In Australia, Christianity (Catholic, Anglican and Protestant) is still the dominant religion for the population. About 12 million people identify as Christians. However, that number has decreased.

In 2003, 68 percent of people called themselves Christians. By 2020, the figure dropped to 44 percent. At the same time, those who professed to be atheists, or had no religion, jumped from 26 percent to 45 percent. This is no surprise at all.

Black church leaders in the US used to be very famous, particularly in the 1960s. One of them was Martin Luther King Jr. He was then portrayed as a representation of the hopes and struggles of the oppressed and marginalized.

At that time, churches became the birthplace of the civil rights movement demanding equality and justice. However, many people then quipped that hope belonged only to a certain race. There was a sense of pessimism and hopelessness.

Today the problem of inequality remains, and it reflects something more fundamental and dangerous. Something seems to have weakened the bonds of tradition and family, community and faith. It influences changes in attitudes and perceptions about life.

Sociologist Phillip Rieff argues that humans have exchanged sacred order with social order.

Oliver Roy explains secularism’s challenge to faith. That challenge gave birth to modern Europe. In the 1960s a social revolution emerged. There was also the Second Vatican Council. Certainly, the Church was encouraged to adapt to the world of the 20th century, a century that is more secular in nature. Consequently, the Church has also become more secular and pragmatic than in previous eras.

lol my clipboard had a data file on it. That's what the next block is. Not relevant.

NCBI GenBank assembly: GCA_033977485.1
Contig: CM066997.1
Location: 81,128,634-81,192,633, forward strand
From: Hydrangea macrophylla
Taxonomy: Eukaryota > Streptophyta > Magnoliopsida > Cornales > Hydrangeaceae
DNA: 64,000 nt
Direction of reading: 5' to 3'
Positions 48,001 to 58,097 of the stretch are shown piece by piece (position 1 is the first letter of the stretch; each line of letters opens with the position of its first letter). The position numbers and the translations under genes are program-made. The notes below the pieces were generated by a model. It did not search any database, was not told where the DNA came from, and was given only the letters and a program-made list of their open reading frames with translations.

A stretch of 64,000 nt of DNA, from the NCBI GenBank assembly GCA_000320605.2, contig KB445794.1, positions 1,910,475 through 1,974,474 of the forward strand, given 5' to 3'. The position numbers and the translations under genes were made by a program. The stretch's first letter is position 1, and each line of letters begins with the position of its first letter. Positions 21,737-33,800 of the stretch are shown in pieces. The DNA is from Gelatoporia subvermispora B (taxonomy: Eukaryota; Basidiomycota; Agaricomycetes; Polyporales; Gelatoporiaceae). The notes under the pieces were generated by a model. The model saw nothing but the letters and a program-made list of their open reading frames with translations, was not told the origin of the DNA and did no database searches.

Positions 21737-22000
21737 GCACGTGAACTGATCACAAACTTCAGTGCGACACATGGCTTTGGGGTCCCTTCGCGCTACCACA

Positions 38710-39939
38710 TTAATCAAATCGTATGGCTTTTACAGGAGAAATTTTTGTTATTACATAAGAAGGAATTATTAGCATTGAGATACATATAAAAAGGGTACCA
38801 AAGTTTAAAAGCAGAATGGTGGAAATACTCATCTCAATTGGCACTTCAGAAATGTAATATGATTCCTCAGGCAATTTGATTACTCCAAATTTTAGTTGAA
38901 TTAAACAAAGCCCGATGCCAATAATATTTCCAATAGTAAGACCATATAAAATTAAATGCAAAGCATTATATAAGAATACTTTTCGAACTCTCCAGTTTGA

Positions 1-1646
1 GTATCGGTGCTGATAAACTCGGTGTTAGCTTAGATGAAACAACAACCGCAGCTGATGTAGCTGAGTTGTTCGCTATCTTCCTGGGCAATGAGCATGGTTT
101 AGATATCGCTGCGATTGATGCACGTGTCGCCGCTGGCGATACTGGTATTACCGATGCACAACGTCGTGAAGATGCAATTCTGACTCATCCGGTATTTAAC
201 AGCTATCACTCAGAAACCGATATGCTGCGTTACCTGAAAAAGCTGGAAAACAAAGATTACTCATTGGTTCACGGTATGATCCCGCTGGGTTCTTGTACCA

The 17th-century Enlightenment placed reason above faith. Thinkers such as Rene Descartes, Immanuel Kant and David Hume attempted to redefine morality and ethics. They asked critical questions about truth and humanity. The Church was challenged.

The seeds sown during the Enlightenment, of course, were not necessarily equated with anti-religion, giving rise to philosophers such as Friedrich Nietzsche. Nietzsche declared that God was dead, and humans were the killers.

Critical theorists — especially the Frankfurt School — emerged between the two world wars. Marxist and Freudian philosophers such as Walter Benjamin saw history as an endless catastrophe.

In addition, Theodor Adorno, who because of his pessimism rejected the idea of human progress, gave a little space for the creation of beauty and poetry. Meanwhile, Max Horkheimer argued that the loss of religion eroded meaning. He emphatically rejected philosophy without theology.

They were all great thinkers of the era. Yet most counter-enlightenment philosophers contributed to creating an age of pessimism and despair.